A will is often the cornerstone of an estate plan, and in most cases, yes, you should have one. A will can enable you to leave your property to anyone you choose – be it your partner or spouse, a child, other relatives, friends, a trust, or a charity – as well as make clear your intentions for healthcare and financial matters if you are incapacitated.
Guardian for Minor Children
In many states, a will is your only way to make clear who you want to be legal guardian for your minor children if you die. If you wish, you can name different people for different parts of the job: a personal guardian, who takes physical custody of the children, and a property guardian, who manages the children’s assets. This can be the same person or not. Probate court would have final approval, but courts usually approve your choice of guardian unless there are compelling reasons not to.
A will allows you to designate a person as your executor to act as your legal representative after your death. An executor carries out many estate settlement tasks, including locating your will, collecting your assets, paying legitimate creditor claims, paying any taxes owed by your estate, and distributing remaining assets to your beneficiaries. As with naming a guardian, the probate court has final approval but will usually approve whomever you nominate.
How to Transfer Property
Transfers through a will are either:
- “Specific bequests” of things like heirlooms, jewelry, furniture, or cash;
- “General bequests” such as a percentage of property; or a
- “Residuary bequest” – that’s what is left after your other transfers.
Generally, a will is a written document that must be executed with appropriate formalities. These includes signing the document in front of at least two witnesses. You must be mentally sound. Though it is not a legal requirement, a will should generally be drafted by an attorney who is very familiar with estate law in your state. If you have no property or assets and no children, you likely do not have need for a will.
Outside a Will
There are some limits, however, on how you can distribute property using a will. For instance, your spouse may have certain rights with respect to your property, regardless of the provisions of your will.
Some property cannot be transferred by a will. For example, property you hold in joint tenancy or tenancy by the entirety will automatically pass to the surviving joint owner at your death. Also, the assets for which you have already named a beneficiary will pass to that beneficiary regardless of what is in your will. That includes life insurance, pension plans, IRAs, and TODs (transfer on death account beneficiaries). It is good practice to name contingent beneficiaries, in your will as well as on your accounts, just in case your primary beneficiaries are not able to receive your assets.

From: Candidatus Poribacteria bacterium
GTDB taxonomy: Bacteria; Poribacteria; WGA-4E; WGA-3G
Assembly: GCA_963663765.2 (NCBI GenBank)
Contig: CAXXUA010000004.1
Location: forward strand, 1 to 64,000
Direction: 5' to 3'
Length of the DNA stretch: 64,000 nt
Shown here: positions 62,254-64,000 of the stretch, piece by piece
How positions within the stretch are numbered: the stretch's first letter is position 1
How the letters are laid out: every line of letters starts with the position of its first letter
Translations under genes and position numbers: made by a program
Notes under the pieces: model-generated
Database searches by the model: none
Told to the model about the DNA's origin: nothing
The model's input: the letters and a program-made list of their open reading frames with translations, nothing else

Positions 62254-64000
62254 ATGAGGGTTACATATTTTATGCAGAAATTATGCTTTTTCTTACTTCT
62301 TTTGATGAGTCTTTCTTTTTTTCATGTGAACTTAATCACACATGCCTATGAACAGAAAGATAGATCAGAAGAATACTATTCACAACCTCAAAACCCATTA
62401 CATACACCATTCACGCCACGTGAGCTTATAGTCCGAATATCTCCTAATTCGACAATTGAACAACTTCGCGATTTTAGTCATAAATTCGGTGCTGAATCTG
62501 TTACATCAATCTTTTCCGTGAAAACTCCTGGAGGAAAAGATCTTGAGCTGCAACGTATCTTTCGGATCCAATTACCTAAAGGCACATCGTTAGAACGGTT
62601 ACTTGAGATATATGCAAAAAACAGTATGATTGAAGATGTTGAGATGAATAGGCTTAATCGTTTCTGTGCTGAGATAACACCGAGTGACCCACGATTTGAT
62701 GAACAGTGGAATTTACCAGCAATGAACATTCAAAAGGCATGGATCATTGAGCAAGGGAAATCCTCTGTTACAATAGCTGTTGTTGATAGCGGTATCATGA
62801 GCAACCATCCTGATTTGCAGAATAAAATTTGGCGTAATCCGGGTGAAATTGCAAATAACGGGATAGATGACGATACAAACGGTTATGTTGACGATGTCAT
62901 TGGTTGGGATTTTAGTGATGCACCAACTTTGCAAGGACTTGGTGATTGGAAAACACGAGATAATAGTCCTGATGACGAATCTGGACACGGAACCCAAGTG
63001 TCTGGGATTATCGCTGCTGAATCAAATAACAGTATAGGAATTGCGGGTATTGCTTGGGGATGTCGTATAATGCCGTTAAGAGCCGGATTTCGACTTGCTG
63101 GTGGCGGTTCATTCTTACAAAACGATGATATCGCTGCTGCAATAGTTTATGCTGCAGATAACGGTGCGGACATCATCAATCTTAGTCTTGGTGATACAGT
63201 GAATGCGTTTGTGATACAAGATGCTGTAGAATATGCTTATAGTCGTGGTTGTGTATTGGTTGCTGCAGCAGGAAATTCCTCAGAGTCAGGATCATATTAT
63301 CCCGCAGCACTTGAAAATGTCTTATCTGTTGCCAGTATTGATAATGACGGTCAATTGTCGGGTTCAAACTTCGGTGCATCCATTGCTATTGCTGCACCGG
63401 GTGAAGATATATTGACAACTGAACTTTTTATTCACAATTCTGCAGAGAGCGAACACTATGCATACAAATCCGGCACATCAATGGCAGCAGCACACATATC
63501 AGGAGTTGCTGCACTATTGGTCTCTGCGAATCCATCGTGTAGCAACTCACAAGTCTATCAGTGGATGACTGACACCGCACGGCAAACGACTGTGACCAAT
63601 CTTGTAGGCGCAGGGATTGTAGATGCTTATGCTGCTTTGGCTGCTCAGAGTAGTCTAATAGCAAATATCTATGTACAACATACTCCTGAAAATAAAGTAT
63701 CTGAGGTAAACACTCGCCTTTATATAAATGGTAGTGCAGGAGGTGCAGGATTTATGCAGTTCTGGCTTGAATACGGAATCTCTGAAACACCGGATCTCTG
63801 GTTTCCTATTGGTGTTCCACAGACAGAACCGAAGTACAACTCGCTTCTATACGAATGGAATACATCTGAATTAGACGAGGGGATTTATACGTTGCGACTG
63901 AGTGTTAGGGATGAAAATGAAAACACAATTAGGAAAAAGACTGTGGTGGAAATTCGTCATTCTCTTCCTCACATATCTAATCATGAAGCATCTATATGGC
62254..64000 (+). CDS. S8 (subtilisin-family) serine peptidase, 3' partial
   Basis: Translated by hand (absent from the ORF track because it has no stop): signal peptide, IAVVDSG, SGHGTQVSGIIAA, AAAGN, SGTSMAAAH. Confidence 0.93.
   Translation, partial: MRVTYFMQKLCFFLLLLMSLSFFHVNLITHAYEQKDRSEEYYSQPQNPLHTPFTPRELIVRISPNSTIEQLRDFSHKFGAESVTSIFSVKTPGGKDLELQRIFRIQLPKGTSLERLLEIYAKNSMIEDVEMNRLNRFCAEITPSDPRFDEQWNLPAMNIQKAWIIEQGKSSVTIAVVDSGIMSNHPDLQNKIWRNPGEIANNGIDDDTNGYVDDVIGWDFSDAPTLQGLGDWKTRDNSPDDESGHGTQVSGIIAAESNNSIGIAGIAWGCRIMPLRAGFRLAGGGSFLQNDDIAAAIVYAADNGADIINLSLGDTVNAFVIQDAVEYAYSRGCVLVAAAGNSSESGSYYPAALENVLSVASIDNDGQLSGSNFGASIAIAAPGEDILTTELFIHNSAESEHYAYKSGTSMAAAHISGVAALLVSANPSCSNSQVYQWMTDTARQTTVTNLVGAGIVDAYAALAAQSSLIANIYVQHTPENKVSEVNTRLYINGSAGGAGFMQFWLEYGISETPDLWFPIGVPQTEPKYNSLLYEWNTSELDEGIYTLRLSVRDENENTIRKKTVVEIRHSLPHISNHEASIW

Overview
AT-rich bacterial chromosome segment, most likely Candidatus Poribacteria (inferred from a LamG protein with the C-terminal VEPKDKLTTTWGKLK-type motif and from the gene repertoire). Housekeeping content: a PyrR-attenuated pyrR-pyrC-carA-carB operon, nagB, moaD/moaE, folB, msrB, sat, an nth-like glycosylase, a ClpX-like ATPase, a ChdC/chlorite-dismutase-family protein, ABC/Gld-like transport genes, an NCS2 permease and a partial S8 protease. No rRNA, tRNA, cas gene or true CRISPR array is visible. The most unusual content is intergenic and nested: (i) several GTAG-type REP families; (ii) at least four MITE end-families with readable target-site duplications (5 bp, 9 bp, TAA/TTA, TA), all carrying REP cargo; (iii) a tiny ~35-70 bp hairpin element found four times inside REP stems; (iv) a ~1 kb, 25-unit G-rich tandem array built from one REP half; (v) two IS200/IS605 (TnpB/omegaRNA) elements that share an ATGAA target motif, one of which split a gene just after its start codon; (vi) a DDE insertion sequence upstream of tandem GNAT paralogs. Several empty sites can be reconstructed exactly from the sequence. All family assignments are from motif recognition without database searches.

Pay Estate Taxes and Expenses
State law determines how estate taxes and other expenses are divided among your heirs unless you direct otherwise in your will. To ensure that the specific bequests you make to your beneficiaries are not reduced by taxes and other expenses, you can provide in your will that these costs be paid from your residuary estate. Or, you can specify which assets should be used or sold to pay these costs.
Fund a Trust
In your will, you can create a trust, known as a “testamentary trust,” that comes into being when your will is probated. Your will sets out the terms of the trust, such as who the trustee is, who the beneficiaries are, how the trust is funded, how the distributions should be made, and when the trust terminates. This can be especially important if you have minor children or a spouse who is unable to manage assets or property.
A “living trust” is a trust that you create during your lifetime. If you have a living trust, your will can direct the transfer any assets that were not transferred to the trust while you were alive. This is known as a “pour-over will” because the will pours over the rest of your estate to your living trust.
Do You Need a Will?
If you do not have any property and no children, you likely do not need a proper will. But you might still want to provide written instructions about who you want to make healthcare decisions for you, and who you would want to pay your bills if you are not able to. These documents are cornerstones of estate planning, even if you do not have assets to pass to heirs.